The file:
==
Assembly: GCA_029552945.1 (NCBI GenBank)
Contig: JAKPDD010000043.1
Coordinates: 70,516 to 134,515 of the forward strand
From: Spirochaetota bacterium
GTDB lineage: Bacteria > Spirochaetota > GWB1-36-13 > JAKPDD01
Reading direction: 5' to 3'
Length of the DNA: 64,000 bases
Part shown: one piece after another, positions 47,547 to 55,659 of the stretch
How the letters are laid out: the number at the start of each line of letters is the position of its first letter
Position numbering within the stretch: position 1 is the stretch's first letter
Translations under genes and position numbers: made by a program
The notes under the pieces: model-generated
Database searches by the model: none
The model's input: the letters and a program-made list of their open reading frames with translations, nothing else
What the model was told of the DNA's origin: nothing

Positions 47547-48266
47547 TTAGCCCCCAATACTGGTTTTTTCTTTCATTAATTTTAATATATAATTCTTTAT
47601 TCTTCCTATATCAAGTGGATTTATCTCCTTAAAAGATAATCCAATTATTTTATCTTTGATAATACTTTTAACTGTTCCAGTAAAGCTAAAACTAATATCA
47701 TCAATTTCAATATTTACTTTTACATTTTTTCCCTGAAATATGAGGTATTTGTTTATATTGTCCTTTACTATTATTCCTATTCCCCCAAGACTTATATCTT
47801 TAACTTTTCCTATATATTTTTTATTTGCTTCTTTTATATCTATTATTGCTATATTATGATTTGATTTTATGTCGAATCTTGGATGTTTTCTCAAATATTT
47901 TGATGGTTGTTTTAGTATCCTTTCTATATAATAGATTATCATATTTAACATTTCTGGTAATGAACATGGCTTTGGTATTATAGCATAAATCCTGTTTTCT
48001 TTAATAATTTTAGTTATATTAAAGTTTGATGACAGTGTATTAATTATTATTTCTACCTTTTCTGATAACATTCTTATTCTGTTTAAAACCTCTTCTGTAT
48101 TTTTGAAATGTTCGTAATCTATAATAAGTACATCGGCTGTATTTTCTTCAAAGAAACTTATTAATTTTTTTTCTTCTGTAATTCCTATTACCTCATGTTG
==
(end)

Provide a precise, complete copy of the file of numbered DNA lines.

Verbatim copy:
Assembly: GCA_029552945.1 (NCBI GenBank)
Contig: JAKPDD010000043.1
Coordinates: 70,516 to 134,515 of the forward strand
From: Spirochaetota bacterium
GTDB lineage: Bacteria > Spirochaetota > GWB1-36-13 > JAKPDD01
Reading direction: 5' to 3'
Length of the DNA: 64,000 bases
Part shown: one piece after another, positions 47,547 to 55,659 of the stretch
How the letters are laid out: the number at the start of each line of letters is the position of its first letter
Position numbering within the stretch: position 1 is the stretch's first letter
Translations under genes and position numbers: made by a program
The notes under the pieces: model-generated
Database searches by the model: none
The model's input: the letters and a program-made list of their open reading frames with translations, nothing else
What the model was told of the DNA's origin: nothing

Positions 47547-48266
47547 TTAGCCCCCAATACTGGTTTTTTCTTTCATTAATTTTAATATATAATTCTTTAT
47601 TCTTCCTATATCAAGTGGATTTATCTCCTTAAAAGATAATCCAATTATTTTATCTTTGATAATACTTTTAACTGTTCCAGTAAAGCTAAAACTAATATCA
47701 TCAATTTCAATATTTACTTTTACATTTTTTCCCTGAAATATGAGGTATTTGTTTATATTGTCCTTTACTATTATTCCTATTCCCCCAAGACTTATATCTT
47801 TAACTTTTCCTATATATTTTTTATTTGCTTCTTTTATATCTATTATTGCTATATTATGATTTGATTTTATGTCGAATCTTGGATGTTTTCTCAAATATTT
47901 TGATGGTTGTTTTAGTATCCTTTCTATATAATAGATTATCATATTTAACATTTCTGGTAATGAACATGGCTTTGGTATTATAGCATAAATCCTGTTTTCT
48001 TTAATAATTTTAGTTATATTAAAGTTTGATGACAGTGTATTAATTATTATTTCTACCTTTTCTGATAACATTCTTATTCTGTTTAAAACCTCTTCTGTAT
48101 TTTTGAAATGTTCGTAATCTATAATAAGTACATCGGCTGTATTTTCTTCAAAGAAACTTATTAATTTTTTTTCTTCTGTAATTCCTATTACCTCATGTTG